[SydPhil] JSI Seminar: Mark Bennett (31 October)

Kevin Walton kevin.walton at sydney.edu.au
Wed Oct 16 17:15:41 AEDT 2013

Dear all

Following Anthony Connolly's previously advertised talk on Thursday 24 October - see here<http://sydney.edu.au/news/law/457.html?eventcategoryid=40&eventid=10452> for further information - another JSI Seminar will take place at 6pm on Thursday 31 October, when Mark Bennett from Victoria University of Wellington will deliver a paper entitled "Fuller's Challenge and the Self-Understanding of Contemporary Legal Positivism". See below for further information. If you would like to attend, please register here<http://sydney.edu.au/news/law/457.html?eventcategoryid=40&eventid=10465>.

If you would like to join us for dinner after the seminar, please let me know as soon as possible.


Fuller's Challenge and the Self-Understanding of Contemporary Legal Positivism
In this seminar, Mark Bennett will argue that Fuller's challenge to legal positivism - to make sense of the connection between law and the rule of law - has played a similar role in the development of legal positivism as Dworkin's did in the last quarter of the 20th century. It forced Hartian legal positivists to reflect on the core tenets of their tradition's understanding of law, and to choose whether, where, and how, to make concessions to Fuller's account of the rule of law. In particular, most prominent positivists accept that conformity to Fuller's principles is generally of moral value, and that there is some necessary connection between such conformity and the existence of law. Yet despite these concessions, positivists have not accepted his anti-positivist account of legal validity and legal obligation. This does not mean that they reject Fuller's analysis of the moral obligations of fidelity to law - in fact, legal positivists seem to be amenable to much of the Fullerian view, so long as it is understood as disclosing judges' moral obligations, rather than their legal obligations. If this is so, the traditional debates between positivists and anti-positivists lose much of their importance. This seminar draws on the analysis set out in Bennett's recent thesis, "Legal positivism and the Rule of Law: the Hartian Response to Fuller's Challenge", available athttp://hdl.handle.net/1807/35776- especially the final chapter.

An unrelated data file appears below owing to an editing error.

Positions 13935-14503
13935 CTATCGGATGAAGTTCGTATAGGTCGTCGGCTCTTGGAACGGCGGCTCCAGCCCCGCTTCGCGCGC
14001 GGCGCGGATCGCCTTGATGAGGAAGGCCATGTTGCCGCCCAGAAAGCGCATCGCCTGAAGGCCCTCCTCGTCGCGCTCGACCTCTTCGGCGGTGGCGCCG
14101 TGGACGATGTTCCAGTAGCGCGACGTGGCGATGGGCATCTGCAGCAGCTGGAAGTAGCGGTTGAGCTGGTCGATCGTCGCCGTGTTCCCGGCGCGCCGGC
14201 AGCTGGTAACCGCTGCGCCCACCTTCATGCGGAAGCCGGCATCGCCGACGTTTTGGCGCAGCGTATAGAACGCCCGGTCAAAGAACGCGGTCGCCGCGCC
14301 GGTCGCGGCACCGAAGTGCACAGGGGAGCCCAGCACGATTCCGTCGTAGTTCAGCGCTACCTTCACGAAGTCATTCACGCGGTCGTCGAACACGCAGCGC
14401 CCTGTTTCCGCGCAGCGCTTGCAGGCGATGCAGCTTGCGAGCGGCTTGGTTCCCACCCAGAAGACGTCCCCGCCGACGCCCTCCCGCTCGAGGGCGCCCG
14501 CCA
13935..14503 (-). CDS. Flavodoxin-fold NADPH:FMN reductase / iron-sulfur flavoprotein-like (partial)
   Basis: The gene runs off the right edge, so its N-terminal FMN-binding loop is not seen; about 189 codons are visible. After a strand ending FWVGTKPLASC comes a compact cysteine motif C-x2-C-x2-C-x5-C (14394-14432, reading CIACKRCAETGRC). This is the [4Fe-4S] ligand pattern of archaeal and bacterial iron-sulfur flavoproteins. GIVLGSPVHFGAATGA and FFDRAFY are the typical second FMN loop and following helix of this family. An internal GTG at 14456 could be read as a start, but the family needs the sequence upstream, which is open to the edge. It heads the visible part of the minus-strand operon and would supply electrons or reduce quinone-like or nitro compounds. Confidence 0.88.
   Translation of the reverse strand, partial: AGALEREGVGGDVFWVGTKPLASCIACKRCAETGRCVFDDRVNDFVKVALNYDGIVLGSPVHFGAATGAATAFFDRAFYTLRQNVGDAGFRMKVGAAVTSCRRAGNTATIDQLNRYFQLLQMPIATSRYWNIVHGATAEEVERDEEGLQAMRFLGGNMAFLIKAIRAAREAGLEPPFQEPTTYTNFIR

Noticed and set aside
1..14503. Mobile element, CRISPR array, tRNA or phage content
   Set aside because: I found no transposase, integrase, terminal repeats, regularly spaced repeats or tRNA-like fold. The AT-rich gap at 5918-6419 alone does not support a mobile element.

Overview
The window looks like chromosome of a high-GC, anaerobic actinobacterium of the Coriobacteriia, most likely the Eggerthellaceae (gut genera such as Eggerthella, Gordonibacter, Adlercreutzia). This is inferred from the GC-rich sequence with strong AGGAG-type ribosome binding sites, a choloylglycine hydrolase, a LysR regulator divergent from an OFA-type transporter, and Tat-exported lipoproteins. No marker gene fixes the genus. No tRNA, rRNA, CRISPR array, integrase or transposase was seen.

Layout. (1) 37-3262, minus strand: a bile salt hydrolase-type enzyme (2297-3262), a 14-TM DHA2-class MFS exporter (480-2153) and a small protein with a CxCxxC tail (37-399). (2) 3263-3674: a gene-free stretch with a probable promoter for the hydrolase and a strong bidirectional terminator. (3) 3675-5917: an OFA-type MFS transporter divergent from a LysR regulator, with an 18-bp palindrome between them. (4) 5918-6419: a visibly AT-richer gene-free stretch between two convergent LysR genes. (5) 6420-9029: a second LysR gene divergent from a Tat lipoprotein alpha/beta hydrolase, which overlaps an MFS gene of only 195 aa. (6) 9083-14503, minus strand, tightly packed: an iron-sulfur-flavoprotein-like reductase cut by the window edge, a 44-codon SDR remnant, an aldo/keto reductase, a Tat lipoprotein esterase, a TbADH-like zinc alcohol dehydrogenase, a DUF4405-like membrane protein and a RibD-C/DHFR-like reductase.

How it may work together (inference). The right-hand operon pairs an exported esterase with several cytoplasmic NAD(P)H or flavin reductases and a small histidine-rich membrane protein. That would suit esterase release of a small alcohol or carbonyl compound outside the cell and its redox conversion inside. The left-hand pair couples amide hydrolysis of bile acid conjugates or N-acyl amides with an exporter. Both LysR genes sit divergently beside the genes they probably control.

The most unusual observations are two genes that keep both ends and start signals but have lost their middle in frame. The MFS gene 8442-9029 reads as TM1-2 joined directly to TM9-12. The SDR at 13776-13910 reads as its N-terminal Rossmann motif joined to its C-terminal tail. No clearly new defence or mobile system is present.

Dr Mark Bennett has been a lecturer at Victoria University of Wellington Faculty of Law since 2010. He had previously undertaken his undergraduate education in law, classics and sociology there, subsequently being appointed as an Assistant Lecturer, while also completing an LLM with Distinction. He was then awarded the Frank Knox Memorial Fellowship to study for an LLM at Harvard Law School, after which he completed doctoral studies at the University of Toronto, supported by a Connaught Fellowship. His thesis 'Legal positivism and the Rule of Law: the Hartian Response to Fuller's Challenge' - available at http://hdl.handle.net/1807/35776 - examines the competing understandings of the idea of 'the rule of law' in contemporary legal philosophy. His recent publications include contributions to two books concerning regulatory reform in New Zealand, and articles on legal philosophy in Law and Philosophy, the Australian Journal of Legal Philosophy, the Canadian Bar Review, and the Victoria University of Wellington Law Review (forthcoming). Some of these are available on his SSRN page - http://papers.ssrn.com/sol3/cf_dev/AbsByAuth.cfm?per_id=682942.
His current research includes work towards book manuscript based on his doctoral thesis, and a project examining whether equity law should be understood, in many of its manifestations, as subverting justice and the rule of law.


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